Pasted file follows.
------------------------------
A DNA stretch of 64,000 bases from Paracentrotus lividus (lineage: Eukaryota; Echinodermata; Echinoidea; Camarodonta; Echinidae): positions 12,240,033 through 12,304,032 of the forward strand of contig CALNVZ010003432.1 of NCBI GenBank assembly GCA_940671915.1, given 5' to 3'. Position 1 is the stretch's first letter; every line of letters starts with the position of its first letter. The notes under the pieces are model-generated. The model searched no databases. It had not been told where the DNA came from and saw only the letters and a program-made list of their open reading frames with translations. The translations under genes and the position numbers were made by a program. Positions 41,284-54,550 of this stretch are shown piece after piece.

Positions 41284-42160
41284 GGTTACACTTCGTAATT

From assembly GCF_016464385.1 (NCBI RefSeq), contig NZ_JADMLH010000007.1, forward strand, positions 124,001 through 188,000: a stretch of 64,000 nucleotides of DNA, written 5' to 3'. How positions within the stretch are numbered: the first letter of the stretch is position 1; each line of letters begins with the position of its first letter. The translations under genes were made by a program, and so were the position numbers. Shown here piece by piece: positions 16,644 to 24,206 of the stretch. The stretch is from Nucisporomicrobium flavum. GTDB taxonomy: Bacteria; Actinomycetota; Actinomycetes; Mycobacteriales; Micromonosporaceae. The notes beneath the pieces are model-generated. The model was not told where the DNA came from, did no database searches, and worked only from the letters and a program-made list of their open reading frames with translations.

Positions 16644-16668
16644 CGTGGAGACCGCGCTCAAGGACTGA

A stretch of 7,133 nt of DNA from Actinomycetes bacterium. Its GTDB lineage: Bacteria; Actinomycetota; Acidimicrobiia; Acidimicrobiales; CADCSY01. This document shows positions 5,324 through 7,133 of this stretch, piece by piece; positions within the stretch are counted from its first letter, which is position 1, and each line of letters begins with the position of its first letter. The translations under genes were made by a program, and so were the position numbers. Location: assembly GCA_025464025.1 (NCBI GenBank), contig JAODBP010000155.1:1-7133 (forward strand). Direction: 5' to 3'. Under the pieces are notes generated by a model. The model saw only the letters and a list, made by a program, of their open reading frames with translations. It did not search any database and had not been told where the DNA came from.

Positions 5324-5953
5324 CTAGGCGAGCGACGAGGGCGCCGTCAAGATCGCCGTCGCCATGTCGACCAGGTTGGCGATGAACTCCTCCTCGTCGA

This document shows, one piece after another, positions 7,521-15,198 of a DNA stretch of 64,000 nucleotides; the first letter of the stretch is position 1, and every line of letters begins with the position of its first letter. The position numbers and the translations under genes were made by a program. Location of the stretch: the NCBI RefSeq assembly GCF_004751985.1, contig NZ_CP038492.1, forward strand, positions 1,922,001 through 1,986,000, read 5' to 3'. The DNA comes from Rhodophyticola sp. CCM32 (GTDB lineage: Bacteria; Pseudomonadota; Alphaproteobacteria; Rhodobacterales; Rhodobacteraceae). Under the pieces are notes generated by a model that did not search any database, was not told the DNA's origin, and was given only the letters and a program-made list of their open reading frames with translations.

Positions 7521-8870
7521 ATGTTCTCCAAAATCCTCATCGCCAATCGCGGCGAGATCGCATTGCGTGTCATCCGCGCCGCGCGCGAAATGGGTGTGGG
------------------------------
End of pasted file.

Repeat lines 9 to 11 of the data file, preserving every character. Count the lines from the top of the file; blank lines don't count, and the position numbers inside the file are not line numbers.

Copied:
5324 CTAGGCGAGCGACGAGGGCGCCGTCAAGATCGCCGTCGCCATGTCGACCAGGTTGGCGATGAACTCCTCCTCGTCGA

This document shows, one piece after another, positions 7,521-15,198 of a DNA stretch of 64,000 nucleotides; the first letter of the stretch is position 1, and every line of letters begins with the position of its first letter. The position numbers and the translations under genes were made by a program. Location of the stretch: the NCBI RefSeq assembly GCF_004751985.1, contig NZ_CP038492.1, forward strand, positions 1,922,001 through 1,986,000, read 5' to 3'. The DNA comes from Rhodophyticola sp. CCM32 (GTDB lineage: Bacteria; Pseudomonadota; Alphaproteobacteria; Rhodobacterales; Rhodobacteraceae). Under the pieces are notes generated by a model that did not search any database, was not told the DNA's origin, and was given only the letters and a program-made list of their open reading frames with translations.

Positions 7521-8870